2. Never speak ill of a child whether in his presence or his absence. If only this rule existed in all schools. We’d have less of THIS. Again this doesn’t mean that difficulties cannot be discussed properly, but the horrible habit among some teachers of talking about children in a way that is down right nasty was not to happen.

3. Concentrate on strengthening and assisting the development of what is good in a child to leave less time and space for what is evil. Sadly this view of children is a bit un-pc these days, so children are not helped to understand the difference between right and wrong. The results are not pretty.

4. Be active in preparing the environment. Take meticulous and constant care of it. Help a child establish constructive relations with it.Show the proper place where the means of development are kept and demonstrate their proper use. This is one of those things that I hear more from autonomous home educators than anyone else. They work much harder, I think, than most of us in ensuring their children have an environment that is designed for them to learn in.

5. Be ready to answer the call of a child in need of you, and respond to a child who appeals to you. This rule is diametrically opposed to the spoon feeding approach demanded by the National Curriculum. Like Charlotte Mason, Maria Montessori wanted the learning and discovery abilities of children respected. We are to be there when needed. (Strangely for me and I believe other home ed mothers have this weird problem too – the children do not need you until you go to the toilet and then you hear “Muuuuuum!” It’s one of life’s little mysteries).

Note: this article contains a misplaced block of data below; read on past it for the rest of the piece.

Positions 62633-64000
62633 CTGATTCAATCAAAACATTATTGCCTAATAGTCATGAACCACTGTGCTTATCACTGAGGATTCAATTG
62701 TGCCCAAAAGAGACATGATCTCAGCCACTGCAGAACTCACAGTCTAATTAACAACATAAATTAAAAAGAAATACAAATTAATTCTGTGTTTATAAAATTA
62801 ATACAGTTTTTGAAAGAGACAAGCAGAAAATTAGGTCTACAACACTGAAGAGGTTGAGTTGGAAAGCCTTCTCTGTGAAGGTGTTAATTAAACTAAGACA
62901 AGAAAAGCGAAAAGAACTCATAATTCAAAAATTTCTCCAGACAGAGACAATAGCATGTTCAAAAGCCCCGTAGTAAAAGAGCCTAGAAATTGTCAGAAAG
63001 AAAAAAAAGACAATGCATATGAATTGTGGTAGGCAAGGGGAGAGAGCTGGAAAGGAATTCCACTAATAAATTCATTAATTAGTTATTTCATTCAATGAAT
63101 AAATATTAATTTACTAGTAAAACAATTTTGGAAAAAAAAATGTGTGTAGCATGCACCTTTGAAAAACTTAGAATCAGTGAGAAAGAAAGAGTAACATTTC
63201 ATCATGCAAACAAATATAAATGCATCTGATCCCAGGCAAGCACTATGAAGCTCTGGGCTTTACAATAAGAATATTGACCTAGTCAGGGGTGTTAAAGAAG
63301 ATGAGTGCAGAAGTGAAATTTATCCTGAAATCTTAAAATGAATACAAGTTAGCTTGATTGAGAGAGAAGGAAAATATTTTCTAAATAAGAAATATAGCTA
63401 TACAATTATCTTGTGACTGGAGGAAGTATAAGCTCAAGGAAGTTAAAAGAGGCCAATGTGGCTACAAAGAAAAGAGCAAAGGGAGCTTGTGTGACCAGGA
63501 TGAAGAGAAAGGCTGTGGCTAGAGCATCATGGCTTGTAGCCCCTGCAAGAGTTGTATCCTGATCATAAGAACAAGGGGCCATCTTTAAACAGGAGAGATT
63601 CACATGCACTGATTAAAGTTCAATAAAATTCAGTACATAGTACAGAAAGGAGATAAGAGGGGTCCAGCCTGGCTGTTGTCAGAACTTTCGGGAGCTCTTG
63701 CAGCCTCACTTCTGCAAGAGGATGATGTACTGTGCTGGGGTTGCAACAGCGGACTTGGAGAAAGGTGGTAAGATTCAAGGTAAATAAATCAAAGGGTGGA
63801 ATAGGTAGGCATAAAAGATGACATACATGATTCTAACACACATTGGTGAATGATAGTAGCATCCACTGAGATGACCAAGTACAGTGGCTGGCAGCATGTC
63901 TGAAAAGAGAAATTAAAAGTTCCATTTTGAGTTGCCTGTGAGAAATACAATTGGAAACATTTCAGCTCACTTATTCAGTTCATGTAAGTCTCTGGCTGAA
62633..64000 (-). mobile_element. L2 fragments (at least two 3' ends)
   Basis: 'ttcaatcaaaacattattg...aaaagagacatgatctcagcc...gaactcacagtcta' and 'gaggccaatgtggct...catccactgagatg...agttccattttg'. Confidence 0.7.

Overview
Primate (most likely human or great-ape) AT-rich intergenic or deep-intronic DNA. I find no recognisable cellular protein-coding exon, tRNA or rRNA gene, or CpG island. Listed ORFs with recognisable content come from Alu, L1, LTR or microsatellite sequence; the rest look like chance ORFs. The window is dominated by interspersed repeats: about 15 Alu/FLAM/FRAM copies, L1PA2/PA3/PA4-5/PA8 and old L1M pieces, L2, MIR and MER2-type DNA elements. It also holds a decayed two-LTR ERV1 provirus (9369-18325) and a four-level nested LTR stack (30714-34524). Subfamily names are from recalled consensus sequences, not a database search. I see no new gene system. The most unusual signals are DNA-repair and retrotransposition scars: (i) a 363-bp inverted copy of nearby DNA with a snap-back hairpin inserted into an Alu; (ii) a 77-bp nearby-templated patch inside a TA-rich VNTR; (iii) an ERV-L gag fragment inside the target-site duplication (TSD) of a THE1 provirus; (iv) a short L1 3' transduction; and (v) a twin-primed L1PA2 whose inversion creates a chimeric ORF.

6.Respect the child who makes a mistake and can then or later correct himself, but stop firmly and immediately any misuse of the environment, and any action which endangers the child, his development, and others.

7. Respect the child who takes rest or watches others working, or ponders over what he himself has done or will do.Neither call him, nor force him to other activity. This is so important, especially for the child who needs to process quietly what he has learned. A child who is thinking of wondering is not lazy or unproductive. Space to have quiet time is very important, and I have never seen it or heard of it in schools.